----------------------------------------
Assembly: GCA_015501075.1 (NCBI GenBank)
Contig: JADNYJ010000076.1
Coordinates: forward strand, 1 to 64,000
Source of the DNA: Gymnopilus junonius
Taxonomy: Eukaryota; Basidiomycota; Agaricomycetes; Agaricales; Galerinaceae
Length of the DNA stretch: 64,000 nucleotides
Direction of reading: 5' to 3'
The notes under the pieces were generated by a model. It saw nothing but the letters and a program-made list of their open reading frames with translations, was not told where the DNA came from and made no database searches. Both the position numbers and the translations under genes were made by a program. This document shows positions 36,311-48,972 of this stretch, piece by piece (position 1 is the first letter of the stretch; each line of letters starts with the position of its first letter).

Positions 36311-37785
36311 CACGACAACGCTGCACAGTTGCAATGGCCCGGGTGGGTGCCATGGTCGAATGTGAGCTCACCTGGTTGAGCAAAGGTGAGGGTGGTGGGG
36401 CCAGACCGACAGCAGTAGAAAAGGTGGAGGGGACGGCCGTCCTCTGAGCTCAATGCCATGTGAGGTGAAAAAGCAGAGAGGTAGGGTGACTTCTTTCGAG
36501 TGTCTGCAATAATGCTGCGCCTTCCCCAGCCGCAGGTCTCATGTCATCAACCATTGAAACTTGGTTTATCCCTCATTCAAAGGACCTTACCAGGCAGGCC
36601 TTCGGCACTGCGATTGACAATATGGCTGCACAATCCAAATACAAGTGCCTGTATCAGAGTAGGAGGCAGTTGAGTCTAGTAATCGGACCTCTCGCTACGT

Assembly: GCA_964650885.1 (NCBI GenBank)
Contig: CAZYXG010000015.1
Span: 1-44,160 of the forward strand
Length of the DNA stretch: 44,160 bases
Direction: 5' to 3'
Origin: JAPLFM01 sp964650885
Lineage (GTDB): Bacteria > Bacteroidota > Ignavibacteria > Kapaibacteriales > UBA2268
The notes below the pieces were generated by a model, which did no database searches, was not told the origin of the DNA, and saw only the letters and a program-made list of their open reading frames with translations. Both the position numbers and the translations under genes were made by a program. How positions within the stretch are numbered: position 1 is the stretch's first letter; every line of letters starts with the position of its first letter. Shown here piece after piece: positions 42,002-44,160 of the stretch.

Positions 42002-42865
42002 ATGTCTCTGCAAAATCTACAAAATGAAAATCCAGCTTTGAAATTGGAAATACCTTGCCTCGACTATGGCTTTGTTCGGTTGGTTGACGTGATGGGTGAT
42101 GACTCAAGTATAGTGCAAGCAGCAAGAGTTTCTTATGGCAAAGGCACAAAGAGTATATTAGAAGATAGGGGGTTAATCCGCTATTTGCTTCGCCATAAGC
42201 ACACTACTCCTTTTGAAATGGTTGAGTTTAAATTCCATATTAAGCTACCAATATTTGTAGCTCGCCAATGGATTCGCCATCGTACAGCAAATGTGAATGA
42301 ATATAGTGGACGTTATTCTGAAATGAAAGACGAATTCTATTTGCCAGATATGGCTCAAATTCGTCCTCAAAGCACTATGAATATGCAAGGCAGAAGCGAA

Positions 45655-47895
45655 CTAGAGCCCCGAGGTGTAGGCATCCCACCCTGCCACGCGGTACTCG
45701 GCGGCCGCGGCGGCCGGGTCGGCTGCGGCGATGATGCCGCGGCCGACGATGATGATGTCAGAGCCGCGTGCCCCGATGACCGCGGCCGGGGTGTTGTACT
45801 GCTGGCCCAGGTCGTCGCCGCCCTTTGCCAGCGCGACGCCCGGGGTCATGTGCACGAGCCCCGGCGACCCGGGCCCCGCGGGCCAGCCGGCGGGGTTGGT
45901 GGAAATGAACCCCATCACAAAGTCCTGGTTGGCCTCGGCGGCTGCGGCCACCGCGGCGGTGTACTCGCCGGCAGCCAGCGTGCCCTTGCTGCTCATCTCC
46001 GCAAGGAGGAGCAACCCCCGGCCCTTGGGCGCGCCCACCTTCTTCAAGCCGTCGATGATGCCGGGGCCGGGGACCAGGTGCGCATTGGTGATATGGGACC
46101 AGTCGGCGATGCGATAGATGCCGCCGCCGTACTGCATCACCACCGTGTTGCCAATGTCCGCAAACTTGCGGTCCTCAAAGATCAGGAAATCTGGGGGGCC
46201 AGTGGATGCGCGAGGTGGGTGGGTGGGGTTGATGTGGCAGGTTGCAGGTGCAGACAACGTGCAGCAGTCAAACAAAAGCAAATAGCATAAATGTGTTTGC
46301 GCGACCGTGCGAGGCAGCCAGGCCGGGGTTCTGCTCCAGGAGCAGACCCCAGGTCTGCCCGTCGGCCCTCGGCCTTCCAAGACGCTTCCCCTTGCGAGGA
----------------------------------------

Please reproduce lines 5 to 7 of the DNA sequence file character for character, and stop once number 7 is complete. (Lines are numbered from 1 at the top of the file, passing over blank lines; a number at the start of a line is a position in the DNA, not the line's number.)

Taxonomy: Eukaryota; Basidiomycota; Agaricomycetes; Agaricales; Galerinaceae
Length of the DNA stretch: 64,000 nucleotides
Direction of reading: 5' to 3'